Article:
My two visits to the Magyar capital were spaced a week apart, with the first seeing me visit a group of friends who were at the time running the Explorer Belt between Slovakia and Hungary. This took me out as far as Eger, a scenic town in the centre of Hungary’s own wine producing landscape. An exceptionally cheap Airbnb meant that I was able to bunk in with the event crew for very little money and see what the challenge is like from the other side.
Rural Hungary has a lot to offer to anyone willing to explore it, though some areas remain in a state of striking poverty and seeing prostitutes at roadsides far from the nearest town wasn’t an uncommon sight.
My second visit was a little more eventful as it afforded me the opportunity to stay in Budapest, the Hungarian capital. While I was there I spent a night in the Maverick City Lodge, which is located in Budapest’s old Jewish quarter. Very reasonably priced, and within walking distance of a number of the city’s top bars, including ruin bar Szimpla Kert, which needs to be seen to be believed. My stay coincided with that of a group of Germans visiting from Karlsruhe who were also celebrating their countries incredible success in the world cup. Austria not participating, I’d been following the games with my co-workers; all of whom were German supporters for the duration of the tournament.
Naturally, this was only going to go one way, so I’ll spare the details and simply say that there’s not a bad bar on Kazinczy u.
I have to be honest, I didn’t have a good experience in the Republic, primarily because I had no intention setting foot there when I began my journey to Berlin. Having never had the experience, I opted to take one of Deutsche Bahn’s overnight trains from the Austrian capital to its German counterpart. The plan seems solid, hop on board, jump into bed and wake up in a new city in the morning.
Of course plans never quite materialise the way we hope, and mid-way through the trip I was thrown off the train due to a ticketing issue. To avoid this, I highly recommend getting a printed ticket to verify your fare and not relying on the electronic copy, as I learned very quickly. Arriving unexpectedly at Pardubice, a town famous exclusively for producing explosives, I was left recalculating my route with no map, no network connection, and no internet access.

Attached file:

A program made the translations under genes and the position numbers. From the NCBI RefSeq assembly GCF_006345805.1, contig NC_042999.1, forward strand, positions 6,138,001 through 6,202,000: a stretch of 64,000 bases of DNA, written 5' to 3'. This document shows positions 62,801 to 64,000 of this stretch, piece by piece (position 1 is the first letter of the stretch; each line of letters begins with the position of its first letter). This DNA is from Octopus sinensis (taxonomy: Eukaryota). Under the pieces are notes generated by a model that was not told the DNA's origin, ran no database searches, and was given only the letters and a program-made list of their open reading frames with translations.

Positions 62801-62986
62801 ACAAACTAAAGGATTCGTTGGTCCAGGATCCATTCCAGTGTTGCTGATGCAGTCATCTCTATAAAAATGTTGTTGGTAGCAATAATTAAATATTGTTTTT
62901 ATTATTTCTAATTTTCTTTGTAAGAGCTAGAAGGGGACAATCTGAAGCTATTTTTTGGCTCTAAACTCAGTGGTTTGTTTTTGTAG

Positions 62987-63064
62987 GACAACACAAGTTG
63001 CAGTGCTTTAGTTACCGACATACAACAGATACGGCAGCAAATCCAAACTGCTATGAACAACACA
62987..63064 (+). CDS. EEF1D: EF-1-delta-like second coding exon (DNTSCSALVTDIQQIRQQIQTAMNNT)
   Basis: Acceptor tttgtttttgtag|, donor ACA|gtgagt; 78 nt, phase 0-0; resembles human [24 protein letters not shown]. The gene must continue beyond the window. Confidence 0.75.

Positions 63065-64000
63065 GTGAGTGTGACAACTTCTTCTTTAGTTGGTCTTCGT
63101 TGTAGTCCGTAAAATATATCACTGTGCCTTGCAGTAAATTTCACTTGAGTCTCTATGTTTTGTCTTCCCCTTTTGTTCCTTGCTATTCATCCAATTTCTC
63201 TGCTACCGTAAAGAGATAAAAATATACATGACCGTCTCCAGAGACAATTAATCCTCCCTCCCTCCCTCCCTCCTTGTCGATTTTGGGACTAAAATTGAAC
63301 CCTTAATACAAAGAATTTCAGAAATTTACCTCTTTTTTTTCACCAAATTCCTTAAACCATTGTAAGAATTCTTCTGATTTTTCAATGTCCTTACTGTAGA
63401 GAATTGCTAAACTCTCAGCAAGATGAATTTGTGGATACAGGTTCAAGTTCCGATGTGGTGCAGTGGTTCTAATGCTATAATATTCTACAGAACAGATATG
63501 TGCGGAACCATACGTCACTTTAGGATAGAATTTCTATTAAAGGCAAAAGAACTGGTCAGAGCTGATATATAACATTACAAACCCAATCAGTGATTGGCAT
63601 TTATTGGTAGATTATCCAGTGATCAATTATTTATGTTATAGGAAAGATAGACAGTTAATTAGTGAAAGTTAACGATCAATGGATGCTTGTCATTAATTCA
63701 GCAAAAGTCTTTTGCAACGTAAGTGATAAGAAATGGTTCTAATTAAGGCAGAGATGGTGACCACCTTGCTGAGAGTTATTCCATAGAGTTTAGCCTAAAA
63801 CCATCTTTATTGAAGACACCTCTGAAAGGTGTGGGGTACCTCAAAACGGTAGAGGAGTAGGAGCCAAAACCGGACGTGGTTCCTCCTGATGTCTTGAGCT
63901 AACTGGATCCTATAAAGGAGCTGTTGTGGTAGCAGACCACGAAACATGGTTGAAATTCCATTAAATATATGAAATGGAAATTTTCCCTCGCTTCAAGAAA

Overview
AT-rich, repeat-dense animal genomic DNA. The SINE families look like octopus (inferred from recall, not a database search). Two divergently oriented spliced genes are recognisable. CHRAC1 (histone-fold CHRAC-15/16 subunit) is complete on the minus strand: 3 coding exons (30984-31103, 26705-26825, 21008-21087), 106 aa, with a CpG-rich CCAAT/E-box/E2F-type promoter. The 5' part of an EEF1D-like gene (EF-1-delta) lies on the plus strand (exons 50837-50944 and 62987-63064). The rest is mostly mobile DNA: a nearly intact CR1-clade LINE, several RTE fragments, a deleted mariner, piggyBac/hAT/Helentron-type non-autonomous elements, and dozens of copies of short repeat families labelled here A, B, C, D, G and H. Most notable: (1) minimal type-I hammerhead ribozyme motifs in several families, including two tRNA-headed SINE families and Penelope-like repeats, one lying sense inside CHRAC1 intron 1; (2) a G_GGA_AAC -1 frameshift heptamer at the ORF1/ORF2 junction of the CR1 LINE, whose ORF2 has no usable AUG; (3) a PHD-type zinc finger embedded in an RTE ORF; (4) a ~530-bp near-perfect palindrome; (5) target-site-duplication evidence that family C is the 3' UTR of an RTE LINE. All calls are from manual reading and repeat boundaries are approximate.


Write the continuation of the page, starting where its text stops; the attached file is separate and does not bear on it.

At this point in the journey, I was in too deep as there was no way for me to return to Vienna, which meant that my sole option was to continue on. This entailed taking the first commuter train to Prague, navigating the Czech capital with little assistance during the commuter rush, and shelling out for a second ticket on the first train out of the city.
I’ve heard very good things about Prague from everyone who’s visited having intended to go there. Unfortunately, I don’t share in their enthusiasm.
The Berlin Wall, one of the city’s many defining features, came down beginning in 1989. The above photo then, isn’t mine. It is however, the reason for my visit to the German capital. My trip was preceded many years before by my parents, who took a camera with them. While I didn’t exactly need a reason to go to Berlin, this presented the perfect opportunity as my arrival coincided with the celebration of 25 years since the beginning of the end of the Deutsche Demokratische Republik (East Germany).
What this meant, even more so as a result of my losing a day to Czech ticket inspectors, was that I had to make a rapid fire tour around the city in order to hit as many of the photo sites as possible. This was made all the more difficult by the fact that I hadn’t quite managed to narrow down exactly where some of the photos were taken and because the locations were spread between Sachsenhausen Concentration Camp 40km north of the city and the now fashionable Kreuzberg district in its south.
Despite the runaround, I very much enjoyed my first trip to Berlin. Staying at the Generator out in Prenzlauer Berg should have made my life more difficult in comparison to billeting in the relatively pricier Mitte district, but the city’s transport network proved absolutely incredible, even in the face of major engineering works closing a section of the trunk line. A public transport system like Berlin’s is unimaginable to us here in Dublin, such is the degree to which it just works and works well.
There’s so much to see and do in the city that a one lifetime would only afford you time to scratch the surface. That’s the impression I offered to a few friends living there, all of whom by and large agreed and then all bar one mentioned that they really must get out and see more. Possibilities for history and nightclub buffs are endless, for fans of politicking there’s the Bundestag and all its attached organs of state and for fans of art and culture, the city is enough to provoke heart palpitations.
As for the objective of my visit, the photos, I managed to track down about 90% of the locations I had intended to visit. Realistically I was never going to manage all of them, not solely because some of the locations were simply unidentifiable. I’m hoping to publish the photos on my own site soon, but for the moment, check out the above photo’s modern day equivalent below. Aside from the not managing to get to see everything I wanted to see, I’d like to come back to check out what life is like for the locals.
Those I know living here are mostly recent additions to the city, having moved here both from Ireland and elsewhere in Germany. The best way to find your feet somewhere is to rely on local knowledge, or failing that to pick up a good guidebook like the Lonely Planet one I relied on to find my way around while I was there. So hopefully, sometime soon, I can head back to get a bit of insider info on Berlin.
Words and photography by Seán O’Reilly